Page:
Aerial photography gives a lofty perspective on cities

Los Angeles and New York from above

Long transfixed by the view from the air (he got his pilot’s license when he was just 17), Jeffrey Milstein’s new photobook “LANY” features aerial imagery of edifices in Los Angeles and New York. Reflecting his background in architecture and art, Milstein’s compositions reveal the order and beauty of architectural forms from a bird’s-eye view.  

©Jeffrey Milstein

The aircraft: Milstein makes his photos from either a Cessna 182 airplane or a small gas engine helicopter. With the Robinson helicopter, which has two rows of seating, Milstein sits in the back; with the two-seater Schweizer, he sits in the front with his camera equipment wedged between him and the pilot.

The plan: Milstein maps a flight plan for particular structures he’d like to photograph. Having such a plan is especially important in big cities like New York and Los Angeles, where a flight clearance may be required ahead of time. He always flies at the end of the day, usually planning for two hours of air time, making photographs during the golden hour and just as the sun goes down and the city lights go up.

The setup: To get straight-down shots, the helicopter door is removed prior to the flight. When Milstein sees something he’d like to photograph, he instructs the pilot to make sharp turns so that the copter leans toward the ground (he’s of course strapped in by a seatbelt). Unfortunately, making these tight turns means “pulling Gs,” which causes the aircraft to shake. Milstein uses a gyro attached to the bottom of his camera to correct for vibration. It’s heavy and unwieldy, but it does the job, he says.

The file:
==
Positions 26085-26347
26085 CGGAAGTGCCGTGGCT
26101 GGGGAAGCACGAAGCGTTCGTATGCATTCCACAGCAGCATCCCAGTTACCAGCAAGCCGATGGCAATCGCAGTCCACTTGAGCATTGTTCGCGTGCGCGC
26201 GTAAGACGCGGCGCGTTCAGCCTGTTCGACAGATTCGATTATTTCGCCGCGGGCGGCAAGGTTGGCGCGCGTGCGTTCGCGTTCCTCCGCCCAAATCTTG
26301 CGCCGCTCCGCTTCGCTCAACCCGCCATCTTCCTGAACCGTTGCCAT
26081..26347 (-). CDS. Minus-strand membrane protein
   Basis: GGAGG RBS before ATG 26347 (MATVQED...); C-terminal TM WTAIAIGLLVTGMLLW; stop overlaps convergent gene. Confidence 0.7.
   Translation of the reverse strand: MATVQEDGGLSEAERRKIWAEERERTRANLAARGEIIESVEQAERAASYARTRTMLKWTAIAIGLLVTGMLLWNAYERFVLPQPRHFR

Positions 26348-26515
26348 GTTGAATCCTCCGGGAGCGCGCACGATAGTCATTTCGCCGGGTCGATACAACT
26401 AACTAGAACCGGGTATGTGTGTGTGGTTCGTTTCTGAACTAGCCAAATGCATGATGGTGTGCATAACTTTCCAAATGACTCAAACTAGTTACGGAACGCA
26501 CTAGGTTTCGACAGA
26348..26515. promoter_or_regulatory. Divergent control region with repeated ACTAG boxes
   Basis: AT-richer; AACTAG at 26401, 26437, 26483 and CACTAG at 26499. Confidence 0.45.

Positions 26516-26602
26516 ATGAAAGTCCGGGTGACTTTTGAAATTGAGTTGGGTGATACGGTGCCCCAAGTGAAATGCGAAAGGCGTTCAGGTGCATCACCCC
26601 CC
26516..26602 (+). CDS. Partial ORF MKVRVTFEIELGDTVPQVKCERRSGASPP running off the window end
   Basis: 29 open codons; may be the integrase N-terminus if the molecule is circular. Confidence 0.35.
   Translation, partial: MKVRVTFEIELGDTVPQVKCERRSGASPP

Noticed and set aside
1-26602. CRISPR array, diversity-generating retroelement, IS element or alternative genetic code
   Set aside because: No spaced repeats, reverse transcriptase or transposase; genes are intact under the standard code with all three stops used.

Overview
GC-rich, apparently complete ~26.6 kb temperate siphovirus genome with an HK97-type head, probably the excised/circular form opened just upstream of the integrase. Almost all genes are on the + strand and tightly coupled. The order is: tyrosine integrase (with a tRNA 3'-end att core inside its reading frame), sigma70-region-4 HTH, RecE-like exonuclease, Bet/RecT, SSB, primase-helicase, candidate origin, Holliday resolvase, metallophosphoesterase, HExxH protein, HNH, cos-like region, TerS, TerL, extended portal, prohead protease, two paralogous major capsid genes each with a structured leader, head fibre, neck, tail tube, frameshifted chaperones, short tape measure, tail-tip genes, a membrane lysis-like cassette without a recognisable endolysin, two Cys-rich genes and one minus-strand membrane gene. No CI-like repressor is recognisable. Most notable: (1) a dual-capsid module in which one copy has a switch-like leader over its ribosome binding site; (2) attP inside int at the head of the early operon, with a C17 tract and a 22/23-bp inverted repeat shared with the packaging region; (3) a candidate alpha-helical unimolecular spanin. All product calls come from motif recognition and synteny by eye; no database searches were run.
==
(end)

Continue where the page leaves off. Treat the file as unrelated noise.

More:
©Jeffrey Milstein

The equipment: Most of the photos in “LANY” were made with a Phase One IQ 180 or a Phase One IQ3 digital back. With the IQ 180, Milstein used an ALPA 12 TC camera with either a 60mm Rodenstock lens or a 75mm Schneider lens, both of which he dubs “superb” except that their built-in shutters are limited to 1/500 second, which can be slow in bumpy air. With the IQ3, he used the Phase One XF camera and 80mm or 110mm Schneider lenses, which were excellent, except that shooting straight down caused lens creep—losing focus after a few shots. If he wants to print his images large—he’s gone as big as 80 inches and up for art exhibitions—he sticks with Phase One. For lower resolution images he uses the Sony a7R II, whose built-in image stabilizer is very effective, he says. 

Amanda Arnold is the associate editor of Professional Photographer.